Jimsonweed (Datura stramonium) is well known for its toxicity to humans. The common name "Jimsonweed" is reportedly due to mass poisoning experienced by British troops who were sent to the Jamestown colony in Virginia in 1676 to suppress Bacon's Rebellion (Beverley 1705). Jimsonweed may be picked and consumed accidentally by individuals mistaking the leaves for those of another plant. More commonly, various parts (including seeds from the spiny pod, leaves, and twigs) may be consumed intentionally in order to experience their psychoactive effects (although these effects are often described even by enthusiasts of psychotropic drugs as extremely violent and unpleasant, as are accompanying symptoms). Consuming Jimsonweed is considered a dangerous practice that can even result in death. Both this and other Datura species, however, have been used in traditional spiritual practices by various New World indigenous peoples. According to Schultes (1976), Jimsonweed is believed to have been the main ingredient in wysoccan, which was used by the Algonquin Indians of eastern North America as part of the ritual of initiation into manhood.
As in other members of the genus Datura, the main active agents in Jimsonweed are the anticholinergic tropane alkaloids hyoscyamine, scopolamine, and atropine, although many other physiologically active alkaloids may also be present. Alkaloid composition and concentration may vary among plant parts as well as among individual plants. Krenzelok (2010) reviewed medical aspects of Jimsonweed poisoning and its treatment. According to Krenzelok, treatment is mainly supportive, with the careful use of the cholinesterase inhibitor physostigmine in more severe cases of poisoning.
Jimsonweed may be native to North America, probably Mexico, but it is now widespread in vacant lots, along roadsides, and in other "waste places" in temperate and warm regions around the world. Jimsonweed can be a serious agricultural weed in maize and other crops. The large white to purplish trumpet-shaped flowers open in the early evening (for up to 24 hours) and are pollinated by evening-flying moths. Despite the apparent floral adaptations for moth pollination, Jimsonweed has a very high rate of self fertilization, often greater than 95% (although it may be as low as 80% for some individual plants). The factor that has been identified as most strongly contributing to this variation in outcrossing rate is the position of the stigma, i.e., whether it overlaps or protrudes above the anthers.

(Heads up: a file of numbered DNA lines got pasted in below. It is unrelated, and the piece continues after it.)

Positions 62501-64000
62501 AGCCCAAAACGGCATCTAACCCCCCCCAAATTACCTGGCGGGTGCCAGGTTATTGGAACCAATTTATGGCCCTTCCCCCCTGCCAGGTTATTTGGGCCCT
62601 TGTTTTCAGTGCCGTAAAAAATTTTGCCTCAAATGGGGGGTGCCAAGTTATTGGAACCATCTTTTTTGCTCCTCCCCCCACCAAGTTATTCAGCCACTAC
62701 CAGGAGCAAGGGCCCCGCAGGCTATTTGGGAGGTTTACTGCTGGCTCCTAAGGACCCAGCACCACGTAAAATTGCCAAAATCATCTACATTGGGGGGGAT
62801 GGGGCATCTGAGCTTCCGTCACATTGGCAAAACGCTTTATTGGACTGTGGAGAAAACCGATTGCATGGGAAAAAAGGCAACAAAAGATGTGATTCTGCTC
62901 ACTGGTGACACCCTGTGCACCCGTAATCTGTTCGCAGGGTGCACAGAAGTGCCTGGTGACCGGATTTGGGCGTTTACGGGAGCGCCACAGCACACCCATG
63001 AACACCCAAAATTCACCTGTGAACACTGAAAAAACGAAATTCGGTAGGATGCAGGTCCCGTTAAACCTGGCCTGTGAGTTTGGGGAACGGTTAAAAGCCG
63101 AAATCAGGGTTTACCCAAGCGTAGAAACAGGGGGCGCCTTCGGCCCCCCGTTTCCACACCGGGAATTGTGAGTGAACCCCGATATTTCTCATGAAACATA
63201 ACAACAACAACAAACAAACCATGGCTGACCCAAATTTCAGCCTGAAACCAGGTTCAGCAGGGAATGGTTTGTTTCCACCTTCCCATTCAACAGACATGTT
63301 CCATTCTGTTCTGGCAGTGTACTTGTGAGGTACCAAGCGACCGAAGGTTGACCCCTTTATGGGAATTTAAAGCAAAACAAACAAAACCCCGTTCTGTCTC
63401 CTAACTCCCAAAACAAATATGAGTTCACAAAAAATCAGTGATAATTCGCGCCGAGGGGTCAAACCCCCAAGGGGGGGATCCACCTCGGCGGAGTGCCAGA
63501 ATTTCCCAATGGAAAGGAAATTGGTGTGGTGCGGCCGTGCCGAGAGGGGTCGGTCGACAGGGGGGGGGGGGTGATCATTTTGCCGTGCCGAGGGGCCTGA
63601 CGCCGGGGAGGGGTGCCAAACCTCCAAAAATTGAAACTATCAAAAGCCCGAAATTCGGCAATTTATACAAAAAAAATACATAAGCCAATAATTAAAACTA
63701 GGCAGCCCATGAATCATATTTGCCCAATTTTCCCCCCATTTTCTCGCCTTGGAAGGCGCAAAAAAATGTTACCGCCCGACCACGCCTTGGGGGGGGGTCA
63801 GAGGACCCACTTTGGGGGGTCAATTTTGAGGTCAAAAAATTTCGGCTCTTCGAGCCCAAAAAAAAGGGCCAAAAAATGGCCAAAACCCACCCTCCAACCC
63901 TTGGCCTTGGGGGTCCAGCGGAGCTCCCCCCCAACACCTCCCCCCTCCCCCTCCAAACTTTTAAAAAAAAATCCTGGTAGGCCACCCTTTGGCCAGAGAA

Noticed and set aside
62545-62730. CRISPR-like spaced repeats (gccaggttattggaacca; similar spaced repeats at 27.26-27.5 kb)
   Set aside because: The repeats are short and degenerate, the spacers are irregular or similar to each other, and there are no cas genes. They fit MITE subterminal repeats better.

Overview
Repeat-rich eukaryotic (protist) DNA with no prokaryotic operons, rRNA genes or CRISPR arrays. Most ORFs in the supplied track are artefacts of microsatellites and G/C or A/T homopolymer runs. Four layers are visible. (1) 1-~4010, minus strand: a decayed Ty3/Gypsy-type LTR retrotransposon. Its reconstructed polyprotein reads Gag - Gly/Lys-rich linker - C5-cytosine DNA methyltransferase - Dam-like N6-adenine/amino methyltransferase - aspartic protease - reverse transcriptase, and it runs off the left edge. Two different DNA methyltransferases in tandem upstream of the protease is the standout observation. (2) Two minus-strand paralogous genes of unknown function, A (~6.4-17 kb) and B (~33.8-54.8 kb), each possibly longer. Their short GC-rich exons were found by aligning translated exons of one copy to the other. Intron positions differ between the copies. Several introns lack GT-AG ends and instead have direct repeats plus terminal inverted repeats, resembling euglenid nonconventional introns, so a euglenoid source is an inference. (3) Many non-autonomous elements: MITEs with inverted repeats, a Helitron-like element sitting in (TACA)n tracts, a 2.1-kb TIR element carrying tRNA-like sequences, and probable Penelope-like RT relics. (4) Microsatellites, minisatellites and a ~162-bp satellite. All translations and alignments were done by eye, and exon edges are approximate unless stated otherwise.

(Schultes 1976; Motten and Stone 2000 and references therein; Mabberley 2008; Krenzelok 2010)
- Beverley, Robert. 1705. p. 24 in: Book II: Of the Natural Product and Conveniencies in Its Unimprov'd State, Before the English Went Thither. The History and Present State of Virginia, In Four Parts. (Electronic version, 2006, University of North Carolina at Chapel Hill.)
- Krenzelok, E.P. 2010. Aspects of Datura poisoning and treatment. Clinical Toxicology 48: 104-110.
- Mabberley, D.J. Mabberley's Plant-Book, 3rd edition. 2008. Cambridge University Press, New York.
- Motten, A.F. and J.L. Stone. 2000. Heritability of Stigma Position and the Effect of Stigma-Anther Separation on Outcrossingin a Predominantly Self-Fertilizing Weed, Datura stramonium (Solanaceae). American Journal of Botany 87(3): 339-347.
- Schultes, R.E. 1976. Hallucinogenic Plants. Western Publishing Company, Racine, Wisconsin.